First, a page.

www.unuudur.com » Copper in supply deficit for fifth successive year

Copper in supply deficit for fifth successive year

[Нийтэлсэн: 15:55 21.10.2014 ]


Is deflation looming? Or are the commodity markets warning of a major economic crash ahead? If one follows them one of these scenarios (or a combination of both) is looking very much on the cards. Take copper, renowned as a global industrial bellwether, for example. According to the latest estimates from the International Copper Study Group (ICSG), slowdowns in new copper projects and expansions taken together with better demand levels than anticipated, notably from China, suggest that copper supply is likely to be in deficit to the tune of 307,000 tonnes in 2014 – which, if accurate, would make it the fifth year in a row that demand has exceeded supply. Yet copper prices are at around the lowest levels for over four years thus contradicting the usual laws of supply and demand.

The ICSG figures are perhaps all the more remarkable in that earlier in the year it, along with most base metals market analysts, were predicting a fairly substantial copper surplus of some 405,000 tonnes this year, although it has to be said that the recent history of copper market forecasting has tended to follow a similar pattern with supply seldom reaching figures predicted early in the year, and consumption often exceeding it. In mining things seldom go entirely smoothly with all kinds of factors cropping up which can lead to projected targets not being reached – through technological, geological, meteorological, political and labour issues which might not be apparent when forecasts are initially made. Even though analysts may allow for these they seldom seem to allow enough!

Nevertheless the ICSG is already predicting a copper surplus arising in 2015, although at 200,000 tonnes this has already been downgraded from an estimated surplus of 393,000 tonnes made only six months ago. The body sees production growth at around 4% next year but demand only rising perhaps 1% due to a continuing slowdown in global economic growth despite many politicians and economic forecasters telling us that the recession is over and the only way is up!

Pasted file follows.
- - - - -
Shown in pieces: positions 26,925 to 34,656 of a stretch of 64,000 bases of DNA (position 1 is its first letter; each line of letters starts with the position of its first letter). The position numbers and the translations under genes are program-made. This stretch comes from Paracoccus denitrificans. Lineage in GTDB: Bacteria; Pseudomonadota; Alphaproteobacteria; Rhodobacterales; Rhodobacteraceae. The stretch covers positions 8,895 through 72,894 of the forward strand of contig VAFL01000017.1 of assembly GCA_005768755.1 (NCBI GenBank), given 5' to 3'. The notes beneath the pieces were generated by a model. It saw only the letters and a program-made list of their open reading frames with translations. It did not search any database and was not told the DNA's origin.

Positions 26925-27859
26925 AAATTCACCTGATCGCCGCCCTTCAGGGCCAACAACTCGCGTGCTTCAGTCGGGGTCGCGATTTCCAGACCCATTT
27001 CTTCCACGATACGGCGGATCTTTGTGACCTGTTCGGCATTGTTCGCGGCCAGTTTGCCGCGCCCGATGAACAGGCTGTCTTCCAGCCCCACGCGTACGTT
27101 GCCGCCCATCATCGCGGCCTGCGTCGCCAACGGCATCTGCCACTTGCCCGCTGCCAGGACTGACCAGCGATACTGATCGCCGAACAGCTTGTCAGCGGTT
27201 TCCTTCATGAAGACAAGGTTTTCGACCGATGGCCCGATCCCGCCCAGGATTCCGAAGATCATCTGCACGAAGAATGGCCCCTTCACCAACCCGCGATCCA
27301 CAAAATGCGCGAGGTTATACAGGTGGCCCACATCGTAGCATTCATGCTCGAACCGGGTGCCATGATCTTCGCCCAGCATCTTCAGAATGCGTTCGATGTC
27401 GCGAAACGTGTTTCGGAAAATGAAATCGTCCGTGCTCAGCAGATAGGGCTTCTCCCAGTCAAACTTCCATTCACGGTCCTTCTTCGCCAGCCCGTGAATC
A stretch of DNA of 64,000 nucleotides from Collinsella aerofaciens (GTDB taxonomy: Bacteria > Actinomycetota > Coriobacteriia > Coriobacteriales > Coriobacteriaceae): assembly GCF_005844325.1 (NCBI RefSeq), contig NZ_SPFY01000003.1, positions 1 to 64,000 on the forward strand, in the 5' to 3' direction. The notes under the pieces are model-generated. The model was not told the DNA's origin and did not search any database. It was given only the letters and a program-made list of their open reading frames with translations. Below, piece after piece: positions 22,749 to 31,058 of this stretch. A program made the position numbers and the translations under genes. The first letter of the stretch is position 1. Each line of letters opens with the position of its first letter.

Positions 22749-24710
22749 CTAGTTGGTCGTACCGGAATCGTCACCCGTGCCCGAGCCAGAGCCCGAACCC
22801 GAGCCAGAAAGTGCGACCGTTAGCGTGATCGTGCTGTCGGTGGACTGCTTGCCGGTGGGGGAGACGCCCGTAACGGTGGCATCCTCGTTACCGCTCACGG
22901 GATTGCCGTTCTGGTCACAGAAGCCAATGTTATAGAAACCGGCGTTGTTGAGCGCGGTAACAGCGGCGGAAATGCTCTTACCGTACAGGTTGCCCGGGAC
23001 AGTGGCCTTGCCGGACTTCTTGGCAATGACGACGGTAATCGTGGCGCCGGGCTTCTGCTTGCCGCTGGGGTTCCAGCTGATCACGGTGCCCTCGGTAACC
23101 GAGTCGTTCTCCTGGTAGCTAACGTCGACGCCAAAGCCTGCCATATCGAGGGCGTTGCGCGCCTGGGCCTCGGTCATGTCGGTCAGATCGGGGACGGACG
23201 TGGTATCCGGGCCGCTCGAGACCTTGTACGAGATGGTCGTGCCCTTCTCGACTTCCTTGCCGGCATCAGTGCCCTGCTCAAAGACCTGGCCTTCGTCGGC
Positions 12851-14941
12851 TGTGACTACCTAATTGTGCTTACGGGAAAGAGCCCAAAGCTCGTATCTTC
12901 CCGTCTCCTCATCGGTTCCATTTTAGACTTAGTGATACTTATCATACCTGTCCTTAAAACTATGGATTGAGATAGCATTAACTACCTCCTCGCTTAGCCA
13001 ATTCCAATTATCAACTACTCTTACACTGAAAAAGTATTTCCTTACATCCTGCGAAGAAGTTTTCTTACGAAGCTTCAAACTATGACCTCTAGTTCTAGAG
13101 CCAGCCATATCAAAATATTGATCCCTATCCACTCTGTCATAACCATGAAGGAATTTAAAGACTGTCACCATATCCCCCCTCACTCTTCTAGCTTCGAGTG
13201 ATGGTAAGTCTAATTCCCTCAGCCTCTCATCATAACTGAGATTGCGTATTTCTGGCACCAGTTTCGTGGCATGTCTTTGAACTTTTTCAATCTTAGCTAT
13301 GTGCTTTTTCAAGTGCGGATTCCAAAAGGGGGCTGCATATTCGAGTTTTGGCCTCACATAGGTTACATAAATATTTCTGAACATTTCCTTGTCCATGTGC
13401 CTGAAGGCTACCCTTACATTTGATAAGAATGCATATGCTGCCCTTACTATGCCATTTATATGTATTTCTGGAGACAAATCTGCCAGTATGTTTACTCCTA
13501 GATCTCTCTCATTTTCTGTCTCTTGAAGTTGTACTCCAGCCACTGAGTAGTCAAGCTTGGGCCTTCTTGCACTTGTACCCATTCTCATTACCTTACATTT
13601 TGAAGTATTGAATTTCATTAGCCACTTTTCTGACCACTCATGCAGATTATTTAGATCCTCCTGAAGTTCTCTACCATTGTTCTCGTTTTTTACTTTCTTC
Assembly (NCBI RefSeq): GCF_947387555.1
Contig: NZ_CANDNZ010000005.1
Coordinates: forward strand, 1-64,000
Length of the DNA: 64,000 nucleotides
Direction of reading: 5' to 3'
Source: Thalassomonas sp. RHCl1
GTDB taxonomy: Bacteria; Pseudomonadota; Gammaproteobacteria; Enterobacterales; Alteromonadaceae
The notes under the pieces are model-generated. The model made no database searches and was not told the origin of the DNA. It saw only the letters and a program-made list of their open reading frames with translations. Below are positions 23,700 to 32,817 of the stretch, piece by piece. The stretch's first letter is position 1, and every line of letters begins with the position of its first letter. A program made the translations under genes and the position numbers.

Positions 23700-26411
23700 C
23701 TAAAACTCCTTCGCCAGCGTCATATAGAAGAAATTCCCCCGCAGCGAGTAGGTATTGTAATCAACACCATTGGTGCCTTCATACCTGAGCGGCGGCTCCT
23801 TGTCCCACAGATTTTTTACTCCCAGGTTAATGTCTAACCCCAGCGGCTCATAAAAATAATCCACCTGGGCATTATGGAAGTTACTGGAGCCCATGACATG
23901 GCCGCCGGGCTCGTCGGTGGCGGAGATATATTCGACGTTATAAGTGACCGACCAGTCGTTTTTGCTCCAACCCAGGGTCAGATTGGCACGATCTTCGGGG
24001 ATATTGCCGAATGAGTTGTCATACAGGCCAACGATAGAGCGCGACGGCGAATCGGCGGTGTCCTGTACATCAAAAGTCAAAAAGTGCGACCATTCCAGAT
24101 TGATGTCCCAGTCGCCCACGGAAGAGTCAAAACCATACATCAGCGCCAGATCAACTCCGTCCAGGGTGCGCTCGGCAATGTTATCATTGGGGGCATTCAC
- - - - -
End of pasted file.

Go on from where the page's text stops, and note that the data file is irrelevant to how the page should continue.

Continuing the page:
In remarking on the latest ICSG figures, analysts at Germany’s Commerzbank, one of the best commentators on commodity markets, reckons that the 2015 forecast suggests this is likely to preclude any significant rise in copper prices in the medium term. That said, the bank also notes, the ICSG has tended to be overly optimistic in its appraisal of the market balance in recent years.

But does what has been happening in copper apply to the other base metals? To a greater or lesser extent yes! All are trading only at around the same price levels seen four or five years ago – even supposedly high flying zinc. True some of these have crashed right down in the interim – like aluminium, nickel and zinc – but have since recovered to their current levels, and in the ever more short term viewpoints of many market analysts this performance is seen as highly positive. Short term supply/demand dynamics have thus perhaps led to price fluctuations. But given that all these base metals may well be off their low points but still have shown no real price improvement over a four or five-year period, while there has been some inflation and currency value deterioration over the same period, their true prices have to be rated as even lower still.